Eliminating Viral Hepatitis: the Research–Policy Nexus 28 July 2017
On 28 July, more than 150 countries will be marking World Hepatitis Day (...) to communicate the sense of urgency felt by those of us who are addressing viral hepatitis
On 28 July, more than 150 countries will be marking
World Hepatitis Day with a range of high-profile events. It is a time to communicate the sense of urgency felt by those of us who are addressing viral hepatitis as researchers, service providers, patients, advocates, policy-makers and public health officials. It is also a time to take stock of recent progress and ongoing challenges.
Just over a year ago, the World Health Organization (WHO) introduced its first-ever
. The context for the strategy is notable. World Health Assembly resolutions on viral hepatitis in Global Health Sector Strategy on Viral Hepatitis and 2010 charged WHO with developing a comprehensive response to this group of diseases after so many years of insufficient attention. 2014
Regional distribution of viral hepatitis deaths
Source: Global Health Sector Strategy on Viral Hepatitis. Stanaway and Cooke (personal communication)
In 2016, a
determined that Global Burden of Disease analysis more people die each year from viral hepatitis than from HIV, malaria or tuberculosis. Almost half of these deaths (48%) are caused by the hepatitis C virus (HCV).
More people die each year from viral hepatitis than from HIV, malaria or tuberculosis
Prior to the introduction of direct-acting antiviral (DAA) drugs in 2013, there were
low cure rates for people taking interferon-based HCV treatment regimens. Furthermore, notoriously unpleasant side-effects deterred many people with chronic HCV diagnoses from trying this treatment. Other people at high risk for HCV did not even bother getting tested, reasoning that a diagnosis would not be helpful since they were unwilling to take interferon.
The new DAA regimens cure more than 90% of chronic HCV cases, with most patients taking a 12-week course of drugs that have few side-effects. Without the DAAs, it is questionable whether WHO would have introduced a strategy with the goal of eliminating viral hepatitis as a major public health threat by 2030.
The new DAA regimens cure more than 90% of chronic HCV cases, with most patients taking a 12-week course of drugs that have few side-effects
The strategy puts forth a number of quantitative targets in support of this goal, encompassing hepatitis B virus along with HCV. The HCV targets include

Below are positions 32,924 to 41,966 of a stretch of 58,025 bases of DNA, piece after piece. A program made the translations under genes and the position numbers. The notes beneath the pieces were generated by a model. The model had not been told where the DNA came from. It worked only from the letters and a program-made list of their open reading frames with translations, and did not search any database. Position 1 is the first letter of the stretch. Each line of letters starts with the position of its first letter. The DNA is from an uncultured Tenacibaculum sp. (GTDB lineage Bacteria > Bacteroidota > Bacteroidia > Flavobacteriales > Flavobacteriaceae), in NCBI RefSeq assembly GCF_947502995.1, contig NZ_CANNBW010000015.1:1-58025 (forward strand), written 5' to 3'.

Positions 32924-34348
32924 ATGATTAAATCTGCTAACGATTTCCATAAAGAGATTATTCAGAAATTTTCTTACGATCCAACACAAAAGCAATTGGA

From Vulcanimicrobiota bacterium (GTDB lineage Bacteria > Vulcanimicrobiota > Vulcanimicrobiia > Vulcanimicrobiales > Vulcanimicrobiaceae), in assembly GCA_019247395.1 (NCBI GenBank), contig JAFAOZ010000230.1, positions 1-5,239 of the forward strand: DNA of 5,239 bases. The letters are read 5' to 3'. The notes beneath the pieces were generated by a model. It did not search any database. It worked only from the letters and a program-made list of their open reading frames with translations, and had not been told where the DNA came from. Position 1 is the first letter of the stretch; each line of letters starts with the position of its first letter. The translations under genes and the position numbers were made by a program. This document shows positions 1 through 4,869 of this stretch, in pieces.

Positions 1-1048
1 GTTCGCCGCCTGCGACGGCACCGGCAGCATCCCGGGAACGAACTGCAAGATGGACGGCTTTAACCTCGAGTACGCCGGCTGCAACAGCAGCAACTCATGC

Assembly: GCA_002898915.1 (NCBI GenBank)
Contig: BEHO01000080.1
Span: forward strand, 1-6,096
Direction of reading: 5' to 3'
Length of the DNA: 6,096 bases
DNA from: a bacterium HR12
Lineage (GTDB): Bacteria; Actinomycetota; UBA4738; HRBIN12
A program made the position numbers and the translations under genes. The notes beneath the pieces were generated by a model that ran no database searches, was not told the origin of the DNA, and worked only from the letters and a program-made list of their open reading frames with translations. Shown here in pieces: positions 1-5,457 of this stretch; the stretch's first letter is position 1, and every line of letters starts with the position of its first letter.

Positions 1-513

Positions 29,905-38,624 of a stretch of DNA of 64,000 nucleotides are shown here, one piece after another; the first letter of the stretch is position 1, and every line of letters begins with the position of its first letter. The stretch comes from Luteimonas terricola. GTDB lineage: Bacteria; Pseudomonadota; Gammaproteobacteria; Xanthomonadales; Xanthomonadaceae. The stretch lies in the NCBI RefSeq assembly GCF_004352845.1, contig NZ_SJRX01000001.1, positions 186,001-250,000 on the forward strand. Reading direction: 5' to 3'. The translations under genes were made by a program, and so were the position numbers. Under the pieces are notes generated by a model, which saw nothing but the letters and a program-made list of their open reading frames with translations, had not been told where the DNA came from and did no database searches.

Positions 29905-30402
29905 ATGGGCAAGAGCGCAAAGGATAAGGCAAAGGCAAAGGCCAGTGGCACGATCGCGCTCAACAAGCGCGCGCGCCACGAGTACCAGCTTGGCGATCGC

diagnosing 90% of chronic HCV infections by 2030 and achieving a 65% reduction in HCV mortality by 2030. The strategy calls for increasing HCV treatment coverage to 80% among those who are eligible for treatment.
WHO's campaign posters for the World Hepatitis Day, 28 July 2017
Only 7% of the 71 million people with chronic HCV in 2015 received treatment
The ambitious nature of these targets becomes clear when one considers the quantitative baseline:
indicate that WHO’s latest published estimates only 7% of the 71 million people with chronic HCV in 2015 received treatment. A huge component of the problem was underdiagnosis: an estimated 80% of people with chronic HCV did not know they had it.
Like most major public health challenges, eliminating HCV is a policy challenge as well
What these numbers tell us is that eliminating HCV is a public health challenge as much as it was a biomedical challenge before the advent of DAAs. Medications with high cure rates are useless sitting on shelves. And like most major public health challenges,
eliminating HCV is a policy challenge as well.
This is why the
first-ever Catalan hepatitis elimination summit presents such an important opportunity. The Barcelona Institute for Global Health (ISGlobal) is co-convening the September 2017 event with the Department of Health of the Government of Catalonia. The summit will be coupled with expert working group meetings focusing on two issues: HCV testing, particularly for key populations, and access to HCV treatment.
Not everyone may realise the extent to which
Spain is at the forefront of addressing the policy infrastructure that is needed to drive progress against HCV. The WHO global strategy calls on countries to implement evidence-based national hepatitis plans and strategies, which can be seen as the bedrock of all viral hepatitis elimination efforts. But most countries have been slow to take this essential step; Spain stands apart for already having an HCV strategy in place since 2015.
Furthermore, only weeks ago, the Spanish government updated its
HCV strategy to eliminate treatment restrictions. Now, all chronic HCV patients who are medically eligible can initiate treatment. Again, this sets Spain apart from the vast majority of countries, including a number of other European countries whose governments have imposed treatment restrictions on the basis of disease stage and illicit drug use.
The ultimate lesson is that translating research into practice requires directly addressing the policy dimensions of public health
The ultimate lesson is that
translating research into practice requires directly addressing the policy dimensions of public health.
By establishing a forum to explore what this should mean in terms of specific policies and practices in Catalonia, the upcoming elimination summit will provide an exciting learning experience for stakeholders across Spain and worldwide.
Selected further reading